# Dump the yum results to a safe working file

WORK=`${MKTEMP} /tmp/yum.results.XXXXXX`

${YUM} -e0 -d0 check-update > ${WORK}

# If there are updates available, E-mail them

if [ -s ${WORK} ]


REPORT=`${MKTEMP} /tmp/`

echo “==== The following updates are available for ${HOST} ===” > ${REPORT}

cat ${WORK} >> ${REPORT}

cat ${REPORT} | mail YOUR@EMAIL


# Cleanup temporary files

rm ${REPORT} ${WORK}

There’s nothing else to it, and every so often you get an email that looks like this:

==== The following updates are available for YOUR_SERVER ===

nss_ldap.i386                            253-13.el5_2.1         updates

Which you can ignore, or you can go into the box, and run yum upgrade to process it.

Hm, I likey!


mitigate (D)DoS attacks

SkyHi @ Saturday, May 29, 2010
(D)DoS Deflate is a lightweight bash shell script designed to assist in the process of blocking a denial of service attack. It utilizes the command below to create a list of IP addresses connected to the server, along with their total number of connections. It is one of the simplest and easiest to install solutions at the software level.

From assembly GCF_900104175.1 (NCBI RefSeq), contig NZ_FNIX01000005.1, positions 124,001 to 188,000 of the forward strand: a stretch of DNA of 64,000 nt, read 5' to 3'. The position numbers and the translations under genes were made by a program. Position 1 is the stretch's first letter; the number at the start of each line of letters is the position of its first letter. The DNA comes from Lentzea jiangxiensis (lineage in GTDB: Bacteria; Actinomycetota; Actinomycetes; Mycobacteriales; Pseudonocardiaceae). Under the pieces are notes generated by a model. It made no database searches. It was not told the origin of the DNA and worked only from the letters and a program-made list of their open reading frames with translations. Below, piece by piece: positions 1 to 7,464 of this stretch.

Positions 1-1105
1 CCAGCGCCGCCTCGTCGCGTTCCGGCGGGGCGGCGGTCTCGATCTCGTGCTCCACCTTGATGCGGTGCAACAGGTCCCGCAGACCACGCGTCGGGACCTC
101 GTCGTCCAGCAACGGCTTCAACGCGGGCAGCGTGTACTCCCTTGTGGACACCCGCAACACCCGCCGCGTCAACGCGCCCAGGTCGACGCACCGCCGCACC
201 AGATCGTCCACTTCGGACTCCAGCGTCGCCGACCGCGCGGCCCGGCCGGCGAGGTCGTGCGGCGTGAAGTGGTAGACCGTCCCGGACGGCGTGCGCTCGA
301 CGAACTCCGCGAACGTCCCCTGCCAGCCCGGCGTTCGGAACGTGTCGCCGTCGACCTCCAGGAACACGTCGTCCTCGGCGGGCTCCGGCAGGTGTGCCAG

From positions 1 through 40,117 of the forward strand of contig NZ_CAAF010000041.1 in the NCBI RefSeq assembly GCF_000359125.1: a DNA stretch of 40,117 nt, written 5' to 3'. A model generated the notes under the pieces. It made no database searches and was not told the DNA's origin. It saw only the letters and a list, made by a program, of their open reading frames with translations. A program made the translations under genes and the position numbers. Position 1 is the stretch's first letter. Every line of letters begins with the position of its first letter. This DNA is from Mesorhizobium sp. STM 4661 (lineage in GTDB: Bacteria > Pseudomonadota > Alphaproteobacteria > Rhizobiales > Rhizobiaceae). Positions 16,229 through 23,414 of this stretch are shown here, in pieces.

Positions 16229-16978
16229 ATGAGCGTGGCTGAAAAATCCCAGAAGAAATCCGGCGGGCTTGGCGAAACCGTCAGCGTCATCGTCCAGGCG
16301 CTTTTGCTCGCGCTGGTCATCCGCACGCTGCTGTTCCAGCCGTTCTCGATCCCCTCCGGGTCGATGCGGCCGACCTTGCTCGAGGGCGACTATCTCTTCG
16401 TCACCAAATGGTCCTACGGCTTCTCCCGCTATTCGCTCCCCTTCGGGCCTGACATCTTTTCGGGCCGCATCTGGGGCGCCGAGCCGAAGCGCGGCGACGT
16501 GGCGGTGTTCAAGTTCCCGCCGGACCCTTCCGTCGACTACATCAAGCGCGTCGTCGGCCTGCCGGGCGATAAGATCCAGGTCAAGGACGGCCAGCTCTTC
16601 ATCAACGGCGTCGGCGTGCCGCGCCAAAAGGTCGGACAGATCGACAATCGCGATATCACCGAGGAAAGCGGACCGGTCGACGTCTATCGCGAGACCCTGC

netstat -ntu | awk '{print $5}' | cut -d: -f1 | sort | uniq -c | sort -n

IP addresses with over a pre-configured number of connections are automatically blocked in the server's firewall, which can be direct iptables or Advanced Policy Firewall (APF). (We highly recommend that you use APF on your server in general, but deflate will work without it.)
Notable Features